Osteoporosis and low bone mass are a major health issue for more than 50 million Americans. By 2020, half of all Americans over 50 years are projected to be at risk of osteoporosis-related fractures. Large percentages of Americans fail to meet the recommendations for optimal calcium, magnesium, and vitamin D intake. Emerging science shows that we need more than just calcium to optimize bone health. Learn why calcium, magnesium and vitamin D are required to be strong to the bone!
Calcium is critical for development and maintenance of bones and teeth.
- Research shows that abundant calcium intake throughout life can postpone or prevent the onset of osteoporosis.
- Sadly, a large percentage of Americans fail to meet the current recommended guidelines for optimal calcium intake.
- If supplies are inadequate, the body will leach needed calcium from the bone– a process that can lead to osteoporosis.
Magnesium helps keep your bones strong
- Current research shows, in addition to its role in bone health, magnesium is critical to key body functions.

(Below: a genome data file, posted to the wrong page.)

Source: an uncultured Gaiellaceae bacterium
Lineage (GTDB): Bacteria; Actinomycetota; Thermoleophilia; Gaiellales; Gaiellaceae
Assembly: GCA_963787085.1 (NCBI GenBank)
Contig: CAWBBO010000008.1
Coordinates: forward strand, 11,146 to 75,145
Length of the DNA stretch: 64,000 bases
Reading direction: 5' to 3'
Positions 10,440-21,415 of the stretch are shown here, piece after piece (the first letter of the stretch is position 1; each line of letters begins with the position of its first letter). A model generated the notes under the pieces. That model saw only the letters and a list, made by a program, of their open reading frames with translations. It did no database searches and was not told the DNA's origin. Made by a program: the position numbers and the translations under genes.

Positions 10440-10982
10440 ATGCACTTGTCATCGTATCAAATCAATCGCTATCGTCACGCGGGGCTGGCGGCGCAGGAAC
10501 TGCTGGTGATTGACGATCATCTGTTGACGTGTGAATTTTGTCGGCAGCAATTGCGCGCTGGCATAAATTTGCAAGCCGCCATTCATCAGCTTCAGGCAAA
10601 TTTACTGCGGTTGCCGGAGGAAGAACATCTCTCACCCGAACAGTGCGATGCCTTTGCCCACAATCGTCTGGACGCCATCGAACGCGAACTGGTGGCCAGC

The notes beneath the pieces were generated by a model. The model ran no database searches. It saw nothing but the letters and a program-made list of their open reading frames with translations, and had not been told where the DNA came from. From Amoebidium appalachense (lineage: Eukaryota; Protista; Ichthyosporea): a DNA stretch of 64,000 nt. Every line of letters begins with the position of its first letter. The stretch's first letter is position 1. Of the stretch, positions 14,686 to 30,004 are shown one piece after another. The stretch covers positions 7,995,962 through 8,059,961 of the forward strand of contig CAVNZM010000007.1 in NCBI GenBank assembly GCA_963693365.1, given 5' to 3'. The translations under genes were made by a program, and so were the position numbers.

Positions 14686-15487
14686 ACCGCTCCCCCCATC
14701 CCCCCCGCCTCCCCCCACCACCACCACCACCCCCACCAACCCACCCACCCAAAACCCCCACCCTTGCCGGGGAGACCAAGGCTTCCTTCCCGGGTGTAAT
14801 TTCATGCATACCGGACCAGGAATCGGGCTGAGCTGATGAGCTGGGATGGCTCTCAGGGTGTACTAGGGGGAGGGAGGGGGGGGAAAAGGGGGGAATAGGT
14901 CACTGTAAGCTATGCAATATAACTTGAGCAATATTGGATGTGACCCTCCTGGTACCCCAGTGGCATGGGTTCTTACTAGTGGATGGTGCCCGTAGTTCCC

- Half the population of the industrialized countries has a magnesium deficit, which increases with aging.*
- Magnesium deficiency may be a risk factor for osteoporosis and can negatively affect calcium metabolism and regulation in the body. Current studies suggest that magnesium may improve BMD.
Vitamin D promotes calcium absorption
- The body needs vitamin D in order to absorb and utilize calcium from the diet.
- Despite the health potential of vitamin D, as many as half of all adults and children are said to have less than optimum levels and as many as 10 percent of children are highly deficient.*
- It is essential for promoting calcium absorption in the body and for maintaining adequate calcium and phosphate concentrations in the blood to enable normal bone mineralization and growth. Vitamin D prevents rickets in children, osteomalacia in adults and, together with calcium, osteoporosis in older adults.
- It would take a quart of milk a day to get the recommended dose of vitamin D your body needs.
Guosong Liu, et al. Enhancement of Learning and Memory by Elevating Brain Magnesium. Neuron, Volume 65, Issue 2, 165-177, 28 January 2010. 10.1016/j.neuron.2009.12.026
Looker AC, et al. Serum 25-hydroxyvitamin D status of the US population: 1988-1994 compared with 2000-2004. Am J Clin Nutr. 2008 Dec;88(6):1519-27